This week's editorial is a guest post from Rodney Landrum.
We don't see much snow where I live, in Florida, but a short while ago on a weekend trip to Cleveland, Ohio, my wife and a few DBA friends found ourselves gazing in wonder over beautiful Lake Erie, iced over as far as the eye could see. Two identical stone piers broke the vast, frozen expanse of the lake. "Who knew they had pier-to-pier replication at Lake Erie?" I quipped. It was the sort of joke only another DBA would understand or tolerate, and it raised a brief snicker.
As we continued our walk, I found myself reflecting on replication and how it was that I knew so relatively little about a technology that had been native to SQL Server since 6.0, a technology that was a measured skill in the Microsoft certification exams, along with installation, configuration and maintenance. Of course, I know how each breed of replication works and, in my capacity as Solutions Architect, I know when to suggest Bi-directional replication over Peer-to-Peer, especially when cost is a factor for licensing, as the latter in an Enterprise only feature. However, in my long career as a DBA, I've never once had to set up peer to peer replication for SQL Server, or even proposed replication as a solution. It felt like an anomaly.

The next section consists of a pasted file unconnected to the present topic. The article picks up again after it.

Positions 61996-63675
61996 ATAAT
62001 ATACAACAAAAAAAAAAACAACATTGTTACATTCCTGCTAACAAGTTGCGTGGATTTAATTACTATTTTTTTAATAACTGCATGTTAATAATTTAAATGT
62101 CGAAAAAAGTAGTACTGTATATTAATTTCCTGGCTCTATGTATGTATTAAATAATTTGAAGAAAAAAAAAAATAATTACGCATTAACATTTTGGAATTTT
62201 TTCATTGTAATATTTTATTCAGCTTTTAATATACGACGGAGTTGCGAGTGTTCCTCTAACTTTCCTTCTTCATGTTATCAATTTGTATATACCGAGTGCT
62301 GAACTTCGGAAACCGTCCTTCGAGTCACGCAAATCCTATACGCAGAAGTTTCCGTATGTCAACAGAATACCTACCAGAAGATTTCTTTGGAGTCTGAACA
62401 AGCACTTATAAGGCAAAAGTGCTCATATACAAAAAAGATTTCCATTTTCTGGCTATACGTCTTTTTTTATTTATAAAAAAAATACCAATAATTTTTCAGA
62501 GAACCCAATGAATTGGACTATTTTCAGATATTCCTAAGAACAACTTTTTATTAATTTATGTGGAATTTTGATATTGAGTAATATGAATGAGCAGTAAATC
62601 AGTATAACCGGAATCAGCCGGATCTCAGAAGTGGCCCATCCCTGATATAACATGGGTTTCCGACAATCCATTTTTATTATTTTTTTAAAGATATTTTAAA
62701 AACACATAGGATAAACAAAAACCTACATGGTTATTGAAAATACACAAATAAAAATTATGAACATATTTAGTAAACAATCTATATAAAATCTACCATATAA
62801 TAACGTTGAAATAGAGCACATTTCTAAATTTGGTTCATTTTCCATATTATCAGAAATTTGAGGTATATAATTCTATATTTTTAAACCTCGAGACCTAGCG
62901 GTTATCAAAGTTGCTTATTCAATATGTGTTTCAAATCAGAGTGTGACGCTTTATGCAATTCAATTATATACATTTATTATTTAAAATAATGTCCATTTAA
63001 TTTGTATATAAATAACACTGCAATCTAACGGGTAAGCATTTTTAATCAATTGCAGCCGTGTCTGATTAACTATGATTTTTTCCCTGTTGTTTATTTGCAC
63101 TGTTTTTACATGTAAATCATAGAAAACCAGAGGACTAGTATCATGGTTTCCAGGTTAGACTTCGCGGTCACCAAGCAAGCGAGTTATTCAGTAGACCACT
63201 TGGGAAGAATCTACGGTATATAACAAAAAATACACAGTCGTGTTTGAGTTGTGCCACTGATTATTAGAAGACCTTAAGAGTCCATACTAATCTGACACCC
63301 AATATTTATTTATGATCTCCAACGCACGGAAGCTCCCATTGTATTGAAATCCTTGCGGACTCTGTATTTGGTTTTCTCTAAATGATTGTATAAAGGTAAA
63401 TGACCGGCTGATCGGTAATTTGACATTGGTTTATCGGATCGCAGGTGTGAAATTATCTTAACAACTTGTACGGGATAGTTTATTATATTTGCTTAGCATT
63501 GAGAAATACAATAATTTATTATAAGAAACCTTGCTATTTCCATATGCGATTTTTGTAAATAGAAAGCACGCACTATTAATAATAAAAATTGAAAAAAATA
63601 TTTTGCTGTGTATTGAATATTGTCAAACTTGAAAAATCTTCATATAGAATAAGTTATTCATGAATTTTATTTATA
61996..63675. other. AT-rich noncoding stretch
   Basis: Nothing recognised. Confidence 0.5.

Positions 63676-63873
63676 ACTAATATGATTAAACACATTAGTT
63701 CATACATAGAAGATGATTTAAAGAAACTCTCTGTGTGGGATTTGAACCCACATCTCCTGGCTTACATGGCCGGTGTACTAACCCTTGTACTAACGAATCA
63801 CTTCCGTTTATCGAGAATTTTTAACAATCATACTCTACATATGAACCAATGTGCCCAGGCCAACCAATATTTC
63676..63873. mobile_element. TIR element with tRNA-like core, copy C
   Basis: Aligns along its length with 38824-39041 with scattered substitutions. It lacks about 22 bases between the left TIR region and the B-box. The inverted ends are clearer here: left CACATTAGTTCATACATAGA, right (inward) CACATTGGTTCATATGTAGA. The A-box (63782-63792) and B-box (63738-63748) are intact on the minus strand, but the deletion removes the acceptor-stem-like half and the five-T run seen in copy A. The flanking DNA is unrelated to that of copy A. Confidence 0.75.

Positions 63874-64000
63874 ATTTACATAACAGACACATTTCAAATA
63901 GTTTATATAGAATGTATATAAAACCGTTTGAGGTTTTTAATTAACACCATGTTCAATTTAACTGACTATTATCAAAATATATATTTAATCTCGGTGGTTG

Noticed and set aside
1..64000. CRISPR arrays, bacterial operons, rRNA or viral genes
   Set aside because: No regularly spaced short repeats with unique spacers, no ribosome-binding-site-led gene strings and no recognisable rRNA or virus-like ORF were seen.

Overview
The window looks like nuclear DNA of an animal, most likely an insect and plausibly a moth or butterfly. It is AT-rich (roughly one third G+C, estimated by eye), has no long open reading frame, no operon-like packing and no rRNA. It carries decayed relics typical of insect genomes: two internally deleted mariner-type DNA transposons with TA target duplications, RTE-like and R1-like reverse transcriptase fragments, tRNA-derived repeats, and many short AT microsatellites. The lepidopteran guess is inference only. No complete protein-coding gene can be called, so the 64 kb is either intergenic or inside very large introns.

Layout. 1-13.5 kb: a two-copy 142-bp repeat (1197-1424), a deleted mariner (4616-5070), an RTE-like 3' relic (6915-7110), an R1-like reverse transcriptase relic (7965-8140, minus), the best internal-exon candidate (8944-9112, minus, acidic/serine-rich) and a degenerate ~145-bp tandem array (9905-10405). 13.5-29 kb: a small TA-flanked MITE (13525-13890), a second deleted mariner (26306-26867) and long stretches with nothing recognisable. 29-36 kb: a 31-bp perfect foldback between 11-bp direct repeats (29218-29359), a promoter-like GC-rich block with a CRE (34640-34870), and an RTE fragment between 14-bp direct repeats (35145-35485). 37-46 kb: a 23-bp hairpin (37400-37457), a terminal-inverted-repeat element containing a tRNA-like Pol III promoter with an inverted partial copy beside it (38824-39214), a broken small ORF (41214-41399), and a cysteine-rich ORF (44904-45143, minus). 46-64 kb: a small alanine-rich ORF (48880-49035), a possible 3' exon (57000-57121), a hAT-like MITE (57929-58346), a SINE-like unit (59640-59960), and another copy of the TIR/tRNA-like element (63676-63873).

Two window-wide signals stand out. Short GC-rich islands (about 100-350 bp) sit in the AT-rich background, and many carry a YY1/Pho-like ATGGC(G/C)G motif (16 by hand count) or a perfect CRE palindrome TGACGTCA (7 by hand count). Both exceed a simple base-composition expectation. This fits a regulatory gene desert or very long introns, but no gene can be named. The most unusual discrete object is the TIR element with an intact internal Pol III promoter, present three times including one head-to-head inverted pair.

Partly the reason is that my requirements, as a DBA, have been mainly for a high availability or disaster recovery solutions, with automatic failover, and so we've always opted for a solution such as log shipping or, more recently, Availability Groups. Nevertheless, in my current place of work, I mix with DBAs who have done almost everything there is to do with replication. They have faced issue after issue, fixed failing jobs, re-synchronized subscriptions, passed tracer tokens and generally tablediffed and BCPed the Hekaton out of databases.
And yet, as I listen to their tales of woe, I sense a grudging respect for the technology and a feeling that their skills will have longevity. In 2025, when the skeletal remains of database mirroring, Availability Groups and log shipping lie decaying in the frozen tundra of obsolescence, I'd be willing to bet that replication will still be alive and well and being implemented in some similar form, albeit probably in the Cloud.
What do you think? Have I been lucky to avoid replication? Or unlucky in missing out on opportunities to implement a solid, mature technology in which all DBAs should be expert?